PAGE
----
Duty of care to livestock
The duty of care applies to all types of animals and animal uses. However, keeping livestock also involves special circumstances that make it especially important that everyone involved understand their duty of care.
The people who might be in charge of livestock and have a legal duty of care include:
- owners, including companies that own livestock
- property staff
- transport drivers
- saleyard staff
- abattoir workers
- syndicate owners
- agistees and lessees.
The duty of care obligation requires these people to provide for an animal's needs in regard to feed, water and living conditions, including protection from predators.
Livestock codes, standards and guidelines
National animal welfare standards, guidelines and model codes of practice cover several livestock species and transport and handling situations. These standards, guidelines and codes apply to commercial livestock, as well as peri-urban and hobby farm situations. They also apply to handling situations including saleyards and slaughtering establishments.
You may need to be familiar with several codes of practice to fully understand your responsibilities in managing, transporting and marketing your livestock. The Animal Care and Protection Act 2001 formally recognises model codes of practice as either voluntary codes or compulsory codes.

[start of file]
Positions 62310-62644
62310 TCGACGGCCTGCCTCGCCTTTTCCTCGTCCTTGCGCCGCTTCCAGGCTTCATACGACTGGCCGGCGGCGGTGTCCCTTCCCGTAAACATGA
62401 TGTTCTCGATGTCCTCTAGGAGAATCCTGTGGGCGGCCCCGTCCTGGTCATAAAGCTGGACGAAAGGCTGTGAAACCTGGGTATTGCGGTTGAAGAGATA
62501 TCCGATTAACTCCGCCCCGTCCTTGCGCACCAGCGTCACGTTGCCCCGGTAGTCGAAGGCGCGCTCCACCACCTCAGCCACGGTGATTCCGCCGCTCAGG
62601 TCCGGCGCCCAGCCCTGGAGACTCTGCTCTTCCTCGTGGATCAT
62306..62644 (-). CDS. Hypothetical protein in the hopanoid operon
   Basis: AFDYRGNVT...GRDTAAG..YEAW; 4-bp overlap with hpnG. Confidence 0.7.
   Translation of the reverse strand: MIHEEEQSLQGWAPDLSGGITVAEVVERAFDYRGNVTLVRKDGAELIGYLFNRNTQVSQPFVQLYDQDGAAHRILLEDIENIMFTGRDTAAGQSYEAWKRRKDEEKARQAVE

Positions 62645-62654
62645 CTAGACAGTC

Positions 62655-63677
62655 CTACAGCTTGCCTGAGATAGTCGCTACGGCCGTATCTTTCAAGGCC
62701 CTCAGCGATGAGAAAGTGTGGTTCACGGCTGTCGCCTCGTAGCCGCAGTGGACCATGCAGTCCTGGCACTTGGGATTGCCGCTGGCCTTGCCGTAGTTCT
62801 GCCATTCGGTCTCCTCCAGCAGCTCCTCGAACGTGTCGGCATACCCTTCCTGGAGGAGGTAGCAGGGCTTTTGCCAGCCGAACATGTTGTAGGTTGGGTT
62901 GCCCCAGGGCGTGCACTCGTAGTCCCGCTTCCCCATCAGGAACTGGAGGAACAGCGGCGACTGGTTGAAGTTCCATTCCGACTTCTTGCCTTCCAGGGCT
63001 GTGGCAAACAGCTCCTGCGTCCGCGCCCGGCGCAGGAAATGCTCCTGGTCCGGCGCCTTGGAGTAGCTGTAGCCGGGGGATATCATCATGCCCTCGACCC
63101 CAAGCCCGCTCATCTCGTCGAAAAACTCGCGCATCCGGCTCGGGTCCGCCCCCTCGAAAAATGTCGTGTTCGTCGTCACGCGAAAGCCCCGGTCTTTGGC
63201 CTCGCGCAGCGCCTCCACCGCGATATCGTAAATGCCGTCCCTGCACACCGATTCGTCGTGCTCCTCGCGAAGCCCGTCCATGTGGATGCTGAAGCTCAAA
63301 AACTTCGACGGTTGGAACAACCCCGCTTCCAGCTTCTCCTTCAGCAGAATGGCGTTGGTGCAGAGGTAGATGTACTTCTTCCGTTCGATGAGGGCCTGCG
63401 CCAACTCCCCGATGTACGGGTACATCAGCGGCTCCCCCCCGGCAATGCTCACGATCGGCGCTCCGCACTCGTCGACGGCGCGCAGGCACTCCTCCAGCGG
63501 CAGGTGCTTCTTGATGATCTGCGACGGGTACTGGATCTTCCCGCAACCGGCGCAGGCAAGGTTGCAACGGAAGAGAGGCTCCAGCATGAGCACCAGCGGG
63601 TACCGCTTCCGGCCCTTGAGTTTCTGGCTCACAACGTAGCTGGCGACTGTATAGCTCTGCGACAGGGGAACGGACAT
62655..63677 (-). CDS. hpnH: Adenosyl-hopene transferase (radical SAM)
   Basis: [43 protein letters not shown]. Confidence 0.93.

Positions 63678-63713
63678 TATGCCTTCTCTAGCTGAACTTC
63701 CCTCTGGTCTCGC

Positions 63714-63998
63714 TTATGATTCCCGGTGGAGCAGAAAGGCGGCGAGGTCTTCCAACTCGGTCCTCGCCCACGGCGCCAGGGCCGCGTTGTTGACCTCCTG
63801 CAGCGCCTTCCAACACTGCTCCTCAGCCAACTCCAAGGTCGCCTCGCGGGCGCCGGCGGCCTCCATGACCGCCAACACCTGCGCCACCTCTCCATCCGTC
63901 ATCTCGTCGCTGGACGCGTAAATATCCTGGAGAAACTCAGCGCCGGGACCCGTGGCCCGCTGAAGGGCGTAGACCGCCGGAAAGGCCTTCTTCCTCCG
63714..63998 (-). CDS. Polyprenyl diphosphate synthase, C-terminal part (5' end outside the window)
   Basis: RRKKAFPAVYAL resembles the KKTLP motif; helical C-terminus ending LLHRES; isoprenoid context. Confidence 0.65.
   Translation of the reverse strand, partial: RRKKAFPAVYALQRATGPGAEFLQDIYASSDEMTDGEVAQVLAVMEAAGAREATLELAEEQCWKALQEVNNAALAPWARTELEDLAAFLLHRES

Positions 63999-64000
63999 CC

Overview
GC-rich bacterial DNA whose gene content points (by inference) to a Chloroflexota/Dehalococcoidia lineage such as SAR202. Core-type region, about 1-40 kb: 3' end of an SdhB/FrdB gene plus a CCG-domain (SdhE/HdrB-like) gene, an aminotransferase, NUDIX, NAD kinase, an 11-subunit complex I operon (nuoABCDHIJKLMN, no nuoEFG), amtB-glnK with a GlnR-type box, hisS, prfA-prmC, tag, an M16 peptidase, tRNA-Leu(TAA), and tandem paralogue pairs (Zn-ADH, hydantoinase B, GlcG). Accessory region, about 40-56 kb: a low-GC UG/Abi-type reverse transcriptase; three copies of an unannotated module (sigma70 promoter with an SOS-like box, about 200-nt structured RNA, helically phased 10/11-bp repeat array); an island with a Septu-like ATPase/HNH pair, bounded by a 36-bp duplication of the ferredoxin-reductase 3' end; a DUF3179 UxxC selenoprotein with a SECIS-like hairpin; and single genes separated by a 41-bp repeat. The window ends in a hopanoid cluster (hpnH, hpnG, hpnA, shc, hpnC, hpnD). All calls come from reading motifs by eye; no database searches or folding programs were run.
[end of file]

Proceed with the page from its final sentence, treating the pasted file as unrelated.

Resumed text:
Although voluntary codes are not compulsory, you should refer to them if you are in charge of livestock to ensure that you meet your duty of care. If someone makes a complaint about the care of your livestock, animal welfare inspectors will use these codes to assess whether you are meeting your duty of care. They could issue you with a direction to improve the welfare of your animals.
In the case of livestock transport, many different people share a joint duty of care at various stages of the process. The livestock transport animal welfare codes outline the responsibilities of some of the parties involved.